Sunday, August 27, 2006

Engadget's Open Letter to Microsoft

Of course itune's rival services offer the same DRM-related problems as Apple's popular online music store.
For windows users FairUse4WM offers a workaround that ensures customers can play the tracks they own on all their devices.

In this Open Letter to Microsoft, tech-blog engadget is asking the software giant to keep this "hole" open:
"... please don't stop consumers from using FairUse4WM to remove copy protection from music they've downloaded. ...
We're big fans of the subscription services, here at Engadget, but let's face facts: the damn things don't work very well. It's pretty easy to download tracks, but it's a serious pain in the ass to successfully transfer them to a portable device. The only way for DRM to be successful is if it's painless and seamless, and we get tons of emails from consumers complaining about how hard it is to get Napster, Rhapsody, Yahoo Music Unlimited, etc. tracks on to their players, or, god forbid, Macs. ...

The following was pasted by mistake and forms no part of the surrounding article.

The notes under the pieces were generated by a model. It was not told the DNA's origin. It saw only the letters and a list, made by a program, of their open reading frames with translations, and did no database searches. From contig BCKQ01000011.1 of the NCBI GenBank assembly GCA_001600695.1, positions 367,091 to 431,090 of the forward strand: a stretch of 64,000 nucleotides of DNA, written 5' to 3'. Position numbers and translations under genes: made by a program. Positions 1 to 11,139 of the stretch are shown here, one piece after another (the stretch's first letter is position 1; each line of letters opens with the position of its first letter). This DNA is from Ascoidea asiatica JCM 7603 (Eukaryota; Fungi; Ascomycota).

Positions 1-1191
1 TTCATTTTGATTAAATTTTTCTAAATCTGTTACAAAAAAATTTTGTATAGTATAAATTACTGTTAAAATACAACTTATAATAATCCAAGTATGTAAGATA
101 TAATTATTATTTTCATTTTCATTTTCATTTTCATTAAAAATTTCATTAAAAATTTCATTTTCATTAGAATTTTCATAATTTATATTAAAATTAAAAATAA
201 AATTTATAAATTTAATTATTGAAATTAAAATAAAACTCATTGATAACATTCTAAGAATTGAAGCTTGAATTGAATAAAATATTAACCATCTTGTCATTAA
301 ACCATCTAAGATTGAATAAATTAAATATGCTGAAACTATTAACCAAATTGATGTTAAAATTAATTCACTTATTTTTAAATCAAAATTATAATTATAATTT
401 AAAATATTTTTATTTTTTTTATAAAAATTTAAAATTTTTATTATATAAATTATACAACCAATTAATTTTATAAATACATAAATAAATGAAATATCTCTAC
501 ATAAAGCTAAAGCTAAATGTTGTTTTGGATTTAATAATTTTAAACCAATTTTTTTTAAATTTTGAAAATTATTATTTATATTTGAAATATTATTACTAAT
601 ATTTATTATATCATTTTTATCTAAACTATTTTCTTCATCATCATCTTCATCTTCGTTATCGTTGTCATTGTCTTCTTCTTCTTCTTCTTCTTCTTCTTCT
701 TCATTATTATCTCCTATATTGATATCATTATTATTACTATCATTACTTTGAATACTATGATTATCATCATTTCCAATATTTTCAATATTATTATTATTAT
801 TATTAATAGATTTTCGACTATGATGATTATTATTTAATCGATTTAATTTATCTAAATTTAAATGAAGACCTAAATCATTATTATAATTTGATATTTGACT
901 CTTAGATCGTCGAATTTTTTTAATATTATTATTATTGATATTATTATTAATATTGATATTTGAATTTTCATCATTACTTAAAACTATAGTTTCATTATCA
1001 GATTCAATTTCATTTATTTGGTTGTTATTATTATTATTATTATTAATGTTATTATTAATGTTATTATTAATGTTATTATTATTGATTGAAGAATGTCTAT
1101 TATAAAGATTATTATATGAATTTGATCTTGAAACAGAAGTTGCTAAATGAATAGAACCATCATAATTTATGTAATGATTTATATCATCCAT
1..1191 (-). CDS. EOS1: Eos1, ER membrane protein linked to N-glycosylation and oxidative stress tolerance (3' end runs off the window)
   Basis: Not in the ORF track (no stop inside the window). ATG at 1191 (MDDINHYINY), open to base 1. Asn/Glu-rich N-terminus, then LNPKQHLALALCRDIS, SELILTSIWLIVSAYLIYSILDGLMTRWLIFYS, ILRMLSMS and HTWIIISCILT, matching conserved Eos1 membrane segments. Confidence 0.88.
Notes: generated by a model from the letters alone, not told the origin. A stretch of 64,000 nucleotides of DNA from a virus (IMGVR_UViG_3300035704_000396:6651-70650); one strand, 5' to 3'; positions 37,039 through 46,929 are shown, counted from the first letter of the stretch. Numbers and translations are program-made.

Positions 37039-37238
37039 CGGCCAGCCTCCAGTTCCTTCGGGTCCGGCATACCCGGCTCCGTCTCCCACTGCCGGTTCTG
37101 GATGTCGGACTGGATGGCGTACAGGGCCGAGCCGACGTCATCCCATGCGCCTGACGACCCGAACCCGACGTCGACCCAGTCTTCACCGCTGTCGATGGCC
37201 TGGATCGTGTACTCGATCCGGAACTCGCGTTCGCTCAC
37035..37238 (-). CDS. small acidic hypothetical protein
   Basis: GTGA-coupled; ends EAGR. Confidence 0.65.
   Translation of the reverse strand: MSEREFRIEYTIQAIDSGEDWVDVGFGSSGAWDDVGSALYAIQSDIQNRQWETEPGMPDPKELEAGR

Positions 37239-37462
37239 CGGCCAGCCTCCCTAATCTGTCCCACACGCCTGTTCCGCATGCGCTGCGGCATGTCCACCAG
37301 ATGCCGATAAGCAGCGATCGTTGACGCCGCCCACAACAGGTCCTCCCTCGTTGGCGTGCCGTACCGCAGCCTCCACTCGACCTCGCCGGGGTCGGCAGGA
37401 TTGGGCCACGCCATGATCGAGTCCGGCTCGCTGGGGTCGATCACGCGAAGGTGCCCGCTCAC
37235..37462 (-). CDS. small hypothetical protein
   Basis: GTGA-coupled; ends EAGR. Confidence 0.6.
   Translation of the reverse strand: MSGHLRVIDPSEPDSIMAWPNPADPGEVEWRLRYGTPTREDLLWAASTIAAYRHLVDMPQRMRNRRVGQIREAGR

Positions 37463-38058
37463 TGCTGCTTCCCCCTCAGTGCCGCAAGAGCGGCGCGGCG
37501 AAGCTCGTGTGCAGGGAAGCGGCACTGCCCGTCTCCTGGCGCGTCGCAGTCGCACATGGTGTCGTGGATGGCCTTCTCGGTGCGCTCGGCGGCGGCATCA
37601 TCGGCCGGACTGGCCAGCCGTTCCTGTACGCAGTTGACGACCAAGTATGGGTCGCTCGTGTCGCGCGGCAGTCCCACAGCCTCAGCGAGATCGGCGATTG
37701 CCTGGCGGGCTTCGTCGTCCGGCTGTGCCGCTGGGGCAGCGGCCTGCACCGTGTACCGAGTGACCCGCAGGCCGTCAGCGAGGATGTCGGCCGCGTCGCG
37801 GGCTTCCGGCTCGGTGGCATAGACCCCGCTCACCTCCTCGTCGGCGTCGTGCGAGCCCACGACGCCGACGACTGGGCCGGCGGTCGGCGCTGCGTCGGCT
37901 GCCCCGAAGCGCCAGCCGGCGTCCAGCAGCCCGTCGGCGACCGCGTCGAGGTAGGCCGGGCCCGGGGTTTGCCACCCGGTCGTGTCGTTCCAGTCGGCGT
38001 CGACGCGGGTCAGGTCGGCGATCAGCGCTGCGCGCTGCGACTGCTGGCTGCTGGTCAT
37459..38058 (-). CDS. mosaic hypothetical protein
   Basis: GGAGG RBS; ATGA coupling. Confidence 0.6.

Without a doubt you guys in Redmond are getting an earful from the record labels. You promised them a secure system, and you failed. They might already be threatening to withdraw their licenses for their music, but here's where you have to stand up and explain to the labels why they need to chill. Send Steve or Bill or J or whomever to smooth things over. We aren't assuming this is going to be an easy thing to make happen, but c'mon, you guys are /Microsoft/, if any company has the clout to make this happen and drag the entertainment industry into the 21st century, it's you. The music industry needs to accept that there is always going to be a certain amount of piracy, and then just get on with the business of selling digital. Let 'em keep the DRM in place if they want - we can all pretend that it still works -- just make it possible for anyone who really wants to get rid of it to take that extra step. ...

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